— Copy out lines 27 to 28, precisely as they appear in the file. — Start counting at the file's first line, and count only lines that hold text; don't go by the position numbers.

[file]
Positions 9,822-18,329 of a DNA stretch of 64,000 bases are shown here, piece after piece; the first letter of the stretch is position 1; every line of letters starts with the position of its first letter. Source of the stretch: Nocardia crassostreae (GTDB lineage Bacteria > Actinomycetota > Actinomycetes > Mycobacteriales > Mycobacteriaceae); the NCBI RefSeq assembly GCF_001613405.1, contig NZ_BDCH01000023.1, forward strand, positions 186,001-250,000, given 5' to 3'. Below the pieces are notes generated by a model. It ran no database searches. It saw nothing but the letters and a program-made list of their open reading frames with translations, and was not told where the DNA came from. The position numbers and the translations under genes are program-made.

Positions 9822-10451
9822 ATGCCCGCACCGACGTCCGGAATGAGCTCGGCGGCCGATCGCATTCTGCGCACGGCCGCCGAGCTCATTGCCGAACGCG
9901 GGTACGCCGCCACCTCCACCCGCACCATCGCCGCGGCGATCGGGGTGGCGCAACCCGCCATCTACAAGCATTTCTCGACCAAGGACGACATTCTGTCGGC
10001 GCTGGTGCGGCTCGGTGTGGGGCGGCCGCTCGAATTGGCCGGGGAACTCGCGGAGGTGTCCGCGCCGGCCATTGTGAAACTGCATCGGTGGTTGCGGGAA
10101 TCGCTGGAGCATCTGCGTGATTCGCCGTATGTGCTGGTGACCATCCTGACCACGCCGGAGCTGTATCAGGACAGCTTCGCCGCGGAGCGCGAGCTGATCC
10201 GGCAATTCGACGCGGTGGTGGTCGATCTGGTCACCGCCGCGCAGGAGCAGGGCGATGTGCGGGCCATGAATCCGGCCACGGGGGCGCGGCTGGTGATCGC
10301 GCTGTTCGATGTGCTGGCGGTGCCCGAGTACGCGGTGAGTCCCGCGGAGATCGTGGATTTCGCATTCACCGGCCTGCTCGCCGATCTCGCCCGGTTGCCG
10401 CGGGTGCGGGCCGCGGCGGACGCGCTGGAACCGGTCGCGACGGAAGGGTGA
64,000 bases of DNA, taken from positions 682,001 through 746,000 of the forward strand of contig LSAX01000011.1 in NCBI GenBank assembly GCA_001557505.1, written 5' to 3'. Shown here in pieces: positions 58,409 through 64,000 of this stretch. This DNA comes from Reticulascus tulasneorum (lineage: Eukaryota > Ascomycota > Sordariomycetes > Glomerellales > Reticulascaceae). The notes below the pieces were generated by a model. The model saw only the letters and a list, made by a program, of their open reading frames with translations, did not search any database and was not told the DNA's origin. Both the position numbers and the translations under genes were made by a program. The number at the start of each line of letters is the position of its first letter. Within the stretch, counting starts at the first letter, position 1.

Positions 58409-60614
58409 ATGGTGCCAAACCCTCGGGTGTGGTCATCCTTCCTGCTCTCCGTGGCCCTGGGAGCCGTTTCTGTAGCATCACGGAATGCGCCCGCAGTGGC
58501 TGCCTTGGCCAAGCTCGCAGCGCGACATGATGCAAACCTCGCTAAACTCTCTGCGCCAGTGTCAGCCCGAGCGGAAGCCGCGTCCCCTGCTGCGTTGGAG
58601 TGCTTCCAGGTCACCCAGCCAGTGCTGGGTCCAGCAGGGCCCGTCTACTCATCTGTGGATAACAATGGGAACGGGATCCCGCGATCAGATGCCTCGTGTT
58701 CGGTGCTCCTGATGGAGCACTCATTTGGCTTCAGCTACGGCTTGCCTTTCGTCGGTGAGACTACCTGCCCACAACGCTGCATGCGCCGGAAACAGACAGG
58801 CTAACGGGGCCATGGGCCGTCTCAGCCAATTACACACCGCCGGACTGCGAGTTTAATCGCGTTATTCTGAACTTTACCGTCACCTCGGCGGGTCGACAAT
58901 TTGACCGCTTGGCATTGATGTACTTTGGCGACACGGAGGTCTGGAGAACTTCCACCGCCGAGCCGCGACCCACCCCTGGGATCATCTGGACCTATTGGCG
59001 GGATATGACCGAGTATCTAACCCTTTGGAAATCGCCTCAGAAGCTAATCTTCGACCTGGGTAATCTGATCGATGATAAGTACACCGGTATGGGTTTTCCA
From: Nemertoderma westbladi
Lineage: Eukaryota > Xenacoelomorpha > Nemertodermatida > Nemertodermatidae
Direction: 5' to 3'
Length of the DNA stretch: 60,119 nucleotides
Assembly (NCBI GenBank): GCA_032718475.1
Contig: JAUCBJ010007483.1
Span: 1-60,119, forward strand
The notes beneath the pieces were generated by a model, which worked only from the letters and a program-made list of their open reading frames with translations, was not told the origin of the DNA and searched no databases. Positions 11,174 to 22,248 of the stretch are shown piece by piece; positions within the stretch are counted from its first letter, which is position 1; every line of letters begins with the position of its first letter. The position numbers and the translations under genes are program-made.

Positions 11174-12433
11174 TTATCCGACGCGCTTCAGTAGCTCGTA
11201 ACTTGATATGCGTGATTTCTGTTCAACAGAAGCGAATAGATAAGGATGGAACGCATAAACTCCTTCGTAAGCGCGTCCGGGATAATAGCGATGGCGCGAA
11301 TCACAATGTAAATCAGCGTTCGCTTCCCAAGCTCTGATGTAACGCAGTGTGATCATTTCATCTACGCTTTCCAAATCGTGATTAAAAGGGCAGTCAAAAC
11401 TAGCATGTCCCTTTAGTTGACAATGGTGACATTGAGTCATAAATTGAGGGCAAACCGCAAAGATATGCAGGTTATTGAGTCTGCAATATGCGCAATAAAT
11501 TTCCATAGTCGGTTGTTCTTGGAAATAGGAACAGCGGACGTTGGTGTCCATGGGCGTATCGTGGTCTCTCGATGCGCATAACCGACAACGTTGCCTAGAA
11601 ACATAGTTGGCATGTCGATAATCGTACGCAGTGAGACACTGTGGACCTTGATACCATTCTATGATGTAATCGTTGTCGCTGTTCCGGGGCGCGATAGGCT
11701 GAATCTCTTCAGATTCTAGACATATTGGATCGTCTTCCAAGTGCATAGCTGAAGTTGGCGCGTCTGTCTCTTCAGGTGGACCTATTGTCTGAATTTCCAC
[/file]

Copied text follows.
Positions 11174-12433
11174 TTATCCGACGCGCTTCAGTAGCTCGTA